Article Text

AB1248-HPR Work Ability in Patients with Polymyositis and Dermatomyositis: An Explorative and Descriptive Study
  1. M. Regardt1,
  2. E. Welin Henriksson2,3,
  3. J. Sandqvist4,
  4. I.E. Lundberg5,
  5. M.-L. Schult6,7
  1. 1Department of occupational therapy, Karolinska University Hospital
  2. 2Department of Neurobiology, Care Sciences and Society, Karolinska Institutet
  3. 3Department of Medicine, Rheumatology Unit, Karolinska University Hospital, Stockholm
  4. 4Department of Social and Welfare Studies, Faculty of Health Sciences, Linkoping University, Norrköping
  5. 5Department of Medicine, Rheumatology Unit, Karolinska University Hospital
  6. 6The Rehabilitation Medicine University Clinic, Danderyd Hospital
  7. 7Department of Clinical Sciences, Danderyd Hospital, Division of Rehabilitation Medicine, Karolinska Institutet, Stockholm, Sweden


Background Polymyositis (PM) and dermatomyositis (DM) are characterized by muscle weakness which affects activity and participation. Work and leisure are the activities patients with PM/DM perceive as most limited. Previous studies addressing work in terms of how many are employed and degree of sick-leave. No study has investigated the self-rated work ability or how the work environment affects the ability to work in these patients.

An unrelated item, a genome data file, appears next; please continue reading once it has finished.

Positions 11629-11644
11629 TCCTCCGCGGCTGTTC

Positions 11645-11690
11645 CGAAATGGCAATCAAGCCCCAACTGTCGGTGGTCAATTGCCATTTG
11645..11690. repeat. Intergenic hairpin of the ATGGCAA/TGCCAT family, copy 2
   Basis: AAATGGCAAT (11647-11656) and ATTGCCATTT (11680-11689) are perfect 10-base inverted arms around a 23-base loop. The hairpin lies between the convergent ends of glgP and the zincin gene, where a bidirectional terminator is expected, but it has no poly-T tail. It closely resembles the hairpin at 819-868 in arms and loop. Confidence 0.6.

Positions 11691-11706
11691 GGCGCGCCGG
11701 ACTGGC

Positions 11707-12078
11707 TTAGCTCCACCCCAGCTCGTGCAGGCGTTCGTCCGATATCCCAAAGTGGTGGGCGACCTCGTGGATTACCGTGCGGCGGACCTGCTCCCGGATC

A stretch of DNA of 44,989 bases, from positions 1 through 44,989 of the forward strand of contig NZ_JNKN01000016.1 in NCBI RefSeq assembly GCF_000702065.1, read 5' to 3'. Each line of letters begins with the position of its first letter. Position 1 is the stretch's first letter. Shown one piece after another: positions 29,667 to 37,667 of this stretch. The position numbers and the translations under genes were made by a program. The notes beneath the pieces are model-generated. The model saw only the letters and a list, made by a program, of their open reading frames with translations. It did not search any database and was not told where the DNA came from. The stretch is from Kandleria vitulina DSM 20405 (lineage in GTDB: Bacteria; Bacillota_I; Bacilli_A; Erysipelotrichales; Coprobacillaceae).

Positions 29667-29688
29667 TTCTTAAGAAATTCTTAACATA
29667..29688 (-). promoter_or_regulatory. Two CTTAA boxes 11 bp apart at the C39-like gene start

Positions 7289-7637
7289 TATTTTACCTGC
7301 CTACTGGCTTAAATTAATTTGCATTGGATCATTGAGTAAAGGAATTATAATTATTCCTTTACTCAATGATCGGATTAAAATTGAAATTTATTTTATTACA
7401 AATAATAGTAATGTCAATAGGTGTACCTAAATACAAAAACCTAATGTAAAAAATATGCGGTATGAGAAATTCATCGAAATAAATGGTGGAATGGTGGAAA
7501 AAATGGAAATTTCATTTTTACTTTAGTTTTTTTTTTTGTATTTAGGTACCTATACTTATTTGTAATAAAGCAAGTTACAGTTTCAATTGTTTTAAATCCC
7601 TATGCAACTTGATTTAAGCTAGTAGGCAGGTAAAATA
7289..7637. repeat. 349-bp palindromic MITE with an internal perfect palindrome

Objectives This study aimed to investigate the work situation, work ability, work-related risk factors, and influence of the physical and psycho-social work environment in patients with polymyositis (PM) and dermatomyositis (DM).

Methods Patients with PM/DM were assessed using the Work Ability Index (WAI), and the Work Environment Impact Scale (WEIS).

Results Forty-eight patients (PM n=25 and DM n=23) participated (women/men: 29/19) with a mean age of 54 years (range 28-67 years, SD.10) and mean disease duration of nine years (SD.9). Forty-four percent worked full-time, 31% part-time and 25% were on full-time sick leave. More than 50% self-rated work ability as “poor” or “less good”. Physically strenuous work components were present “quite to very often” in 23-79% and more in patients on sick leave ≥2 years. For those working, the interfering factors in the work environment concerned task and time demands. Supporting factors concerned meaning of work, interactions with co-workers and others. Self-rated work ability correlated moderately–highly positive with percentage of full-time employment, work-related risk factors and opportunities and constraints in the work environment.

Conclusions Poor self-rated work ability is common in patients with PM/DM indicating a need to identify interfering risk factors and support patients to enhance work performance.

Disclosure of Interest None declared

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